Richard Press, grandson of J. Press’ founder and who worked at the clothier from 1959-1991, herein debuts his column for Ivy-Style.com with a look at the competition between Ivy League clothiers during the heyday.
* * *
I remember well the Yale-Harvard weekend of 1962. It was during the time of the War Between the Tailors.
In his coverage of the annual football contest, Sports Illustrated scribe Bob Boyle reported on the presence of representatives of the New Haven Tailoring Establishment — J. Press, Fenn-Feinstein, Chipp, Arthur Rosenberg — “who make their biennial obeisance to see what the young gentlemen are wearing. By custom they do not speak to one another, and upon arrival each goes his separate way.”
Like any small industry, the world of Ivy League clothiers was small and incestuous. Some left to work for their competitors, others to start their own companies. We all knew each other and for the most part respected each other, but competition for our niche market was often fierce.
Boyle doesn’t mention Charlie Davidson of The Andover Shop, regaling Porcellians at his shop on Holyoke Street in Cambridge. A keen competitor, Charlie always kept the place loaded with heavy bolts of English woolens in every nook and cranny of the narrow quarters.
Meanwhile the New Haven schneiderei, as they would be depicted if they practiced their trade on Manhattan’s Lower East Side, are characterized sporting “alpine hats, double-breasted tweed topcoats and blue oxford shirts to offset their sallow complexions.”
Boyle continues: “Paul Press descends into the basement of J. Press, where he stands his Cambridge branch employees to a buffet luncheon of cream soda and hot pastrami imported from New Haven.”
My uncle Irving and father Paul always enforced a dictum that is set in stone: “Have nothing to do with anybody who tries to screw J. Press.” That meant anyone who “borrowed” the mailing list, copied suit patterns, or took away fitters, tailors, salesmen or — God forbid — customers.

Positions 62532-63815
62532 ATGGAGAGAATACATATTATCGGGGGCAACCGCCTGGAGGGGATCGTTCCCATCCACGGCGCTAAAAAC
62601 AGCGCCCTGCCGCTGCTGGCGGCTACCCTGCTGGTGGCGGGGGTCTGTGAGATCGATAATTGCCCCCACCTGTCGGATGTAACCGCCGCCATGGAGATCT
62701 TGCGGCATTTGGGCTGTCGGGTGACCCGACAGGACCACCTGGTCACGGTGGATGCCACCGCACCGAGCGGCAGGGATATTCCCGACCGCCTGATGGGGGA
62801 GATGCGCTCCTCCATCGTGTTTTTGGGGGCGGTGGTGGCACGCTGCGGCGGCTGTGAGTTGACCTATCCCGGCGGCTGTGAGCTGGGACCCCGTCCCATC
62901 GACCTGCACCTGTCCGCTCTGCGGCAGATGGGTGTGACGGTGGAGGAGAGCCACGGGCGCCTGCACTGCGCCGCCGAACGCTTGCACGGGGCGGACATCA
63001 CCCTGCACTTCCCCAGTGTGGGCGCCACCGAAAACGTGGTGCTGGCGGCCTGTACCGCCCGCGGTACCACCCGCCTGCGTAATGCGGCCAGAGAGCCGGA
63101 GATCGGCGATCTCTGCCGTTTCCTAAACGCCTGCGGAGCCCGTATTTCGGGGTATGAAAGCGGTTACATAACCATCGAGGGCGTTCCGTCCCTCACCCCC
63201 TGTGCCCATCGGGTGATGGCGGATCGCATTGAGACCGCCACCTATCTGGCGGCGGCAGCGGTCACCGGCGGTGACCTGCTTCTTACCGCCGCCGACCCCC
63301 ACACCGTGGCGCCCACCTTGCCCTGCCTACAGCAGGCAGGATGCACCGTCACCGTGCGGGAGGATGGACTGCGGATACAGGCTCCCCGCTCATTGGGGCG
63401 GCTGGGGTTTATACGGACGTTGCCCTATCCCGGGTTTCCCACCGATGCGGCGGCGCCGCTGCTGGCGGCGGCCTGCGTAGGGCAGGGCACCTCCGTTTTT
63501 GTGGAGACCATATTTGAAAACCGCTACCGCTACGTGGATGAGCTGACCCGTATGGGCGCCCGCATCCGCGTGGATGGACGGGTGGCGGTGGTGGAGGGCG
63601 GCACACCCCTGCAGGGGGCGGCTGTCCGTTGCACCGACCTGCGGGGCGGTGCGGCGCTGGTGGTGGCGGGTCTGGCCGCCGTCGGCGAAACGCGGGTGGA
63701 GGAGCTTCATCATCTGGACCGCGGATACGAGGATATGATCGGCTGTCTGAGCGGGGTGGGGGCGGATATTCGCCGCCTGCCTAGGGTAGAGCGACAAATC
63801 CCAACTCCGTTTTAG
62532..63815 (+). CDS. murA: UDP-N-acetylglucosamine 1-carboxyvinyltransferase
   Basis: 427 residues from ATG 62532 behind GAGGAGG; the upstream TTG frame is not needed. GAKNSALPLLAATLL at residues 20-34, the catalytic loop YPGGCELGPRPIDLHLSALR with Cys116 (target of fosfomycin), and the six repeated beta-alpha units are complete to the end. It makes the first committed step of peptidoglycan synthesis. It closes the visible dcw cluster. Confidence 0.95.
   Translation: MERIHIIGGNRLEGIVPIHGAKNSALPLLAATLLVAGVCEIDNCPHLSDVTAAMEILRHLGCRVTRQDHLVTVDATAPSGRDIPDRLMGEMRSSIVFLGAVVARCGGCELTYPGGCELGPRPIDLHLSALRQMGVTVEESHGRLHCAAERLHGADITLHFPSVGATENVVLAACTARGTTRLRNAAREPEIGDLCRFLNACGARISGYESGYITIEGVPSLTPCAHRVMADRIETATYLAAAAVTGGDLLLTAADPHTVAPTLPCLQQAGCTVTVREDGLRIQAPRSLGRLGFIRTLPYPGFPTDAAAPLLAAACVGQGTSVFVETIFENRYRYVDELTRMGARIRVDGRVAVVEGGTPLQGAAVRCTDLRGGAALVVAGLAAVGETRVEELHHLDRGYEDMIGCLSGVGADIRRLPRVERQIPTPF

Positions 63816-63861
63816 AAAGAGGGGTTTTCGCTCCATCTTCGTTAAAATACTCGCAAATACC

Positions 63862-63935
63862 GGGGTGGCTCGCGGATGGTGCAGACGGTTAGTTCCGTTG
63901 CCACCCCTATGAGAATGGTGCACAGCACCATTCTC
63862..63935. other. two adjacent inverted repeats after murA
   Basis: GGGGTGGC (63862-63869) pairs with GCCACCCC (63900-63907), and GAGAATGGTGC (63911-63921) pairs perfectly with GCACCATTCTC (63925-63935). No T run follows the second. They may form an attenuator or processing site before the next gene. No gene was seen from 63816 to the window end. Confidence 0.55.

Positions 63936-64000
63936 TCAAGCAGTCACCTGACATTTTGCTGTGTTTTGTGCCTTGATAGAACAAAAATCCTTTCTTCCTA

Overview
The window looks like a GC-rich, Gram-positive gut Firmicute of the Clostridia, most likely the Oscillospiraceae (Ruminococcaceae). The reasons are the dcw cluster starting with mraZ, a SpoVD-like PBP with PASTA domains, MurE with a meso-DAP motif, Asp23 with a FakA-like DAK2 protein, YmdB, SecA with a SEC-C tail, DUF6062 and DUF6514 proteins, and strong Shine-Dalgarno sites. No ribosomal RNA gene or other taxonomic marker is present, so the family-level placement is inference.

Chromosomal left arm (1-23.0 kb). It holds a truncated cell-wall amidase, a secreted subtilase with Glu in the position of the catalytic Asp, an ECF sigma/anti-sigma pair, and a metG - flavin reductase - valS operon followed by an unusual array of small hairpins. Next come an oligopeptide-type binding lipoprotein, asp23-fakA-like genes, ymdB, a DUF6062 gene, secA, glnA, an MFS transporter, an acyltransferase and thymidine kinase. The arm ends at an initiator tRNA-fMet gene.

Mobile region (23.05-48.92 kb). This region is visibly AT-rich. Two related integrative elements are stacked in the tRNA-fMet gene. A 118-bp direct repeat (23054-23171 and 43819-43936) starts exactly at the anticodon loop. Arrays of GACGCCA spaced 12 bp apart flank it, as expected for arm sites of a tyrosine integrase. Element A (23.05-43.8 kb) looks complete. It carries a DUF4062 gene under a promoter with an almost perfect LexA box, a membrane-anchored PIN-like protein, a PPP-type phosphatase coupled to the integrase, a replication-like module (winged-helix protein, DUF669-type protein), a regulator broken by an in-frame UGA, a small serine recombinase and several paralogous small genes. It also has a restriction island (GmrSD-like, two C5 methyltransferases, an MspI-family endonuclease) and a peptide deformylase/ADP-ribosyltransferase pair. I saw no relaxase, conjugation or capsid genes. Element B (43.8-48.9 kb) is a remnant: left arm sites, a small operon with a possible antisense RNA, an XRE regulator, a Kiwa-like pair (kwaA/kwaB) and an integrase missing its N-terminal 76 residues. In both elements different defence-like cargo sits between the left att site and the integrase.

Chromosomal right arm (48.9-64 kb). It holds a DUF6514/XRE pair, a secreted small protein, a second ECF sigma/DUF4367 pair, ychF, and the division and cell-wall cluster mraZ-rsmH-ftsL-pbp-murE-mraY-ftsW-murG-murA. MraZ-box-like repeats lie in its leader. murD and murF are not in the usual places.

Nevertheless, several competitors were actually born of J. Press.
After the Second World War, Lou Prager of the Princeton store and Sid Winston who showed J. Press at prep schools like Andover, Groton, St. Paul’s and Hotchkiss, started Chipp along with Jonas Arnold from our Cambridge branch.
In 1958, premier Midwestern roadshow salesman Mack Dermer and West Coast traveller Sam Kroop went out the back door to purchase the Arthur M. Rosenberg Co. Previously Dermer sold J. Press clothes retail at the LaSalle Hotel in Chicago and eight other cities on his road trips. He generated more business pushing the Ivy League Look out of a hotel showroom eight times a year than many men’s stores do in a full season on their own premises. A couple thousand postcard notices proclaim each showing at the La Salle Hotel for our Chicago list would go out, plus a rough equivalent to 25 other cities nationwide.
Arthur M. Rosenberg actually preceded my grandfather as the top custom tailor at Yale at the turn of the century. A talented cadre of needle-and-threadmen emerged from this base, including Fenn-Feinstein, White’s of New Haven, Rosenthal-Maretz, and Langrock.
Competition sometimes got personal. When I had to represent J. Press during contract talks with the Custom Tailor’s Union in New Haven at age 22, my father and uncle wouldn’t sit in the same room with Sidney Winston or Mack Dermer.
Those were the golden years of the business, but things are different now as I enjoy my own golden years. Today I admire Paul Winston, who retains the snappy Chipp look his father nurtured, and continues the family tradition at Winston Tailors across from the Harvard Club on 44th Street.
On a more personal note, Mack Dermer’s son Peter utilized his know-how after Rosenberg’s closing by spending several years at Southwick. A couple of years ago he married my cousin and is now family. That helps salve old wounds.
Richard Press is the grandson of J. Press founder Jacobi Press. A graduate of Dartmouth, he worked at the family business from 1959-1991, ultimately serving as president. He also spent four years as president and CEO of FR Tripler. He lives in Connecticut.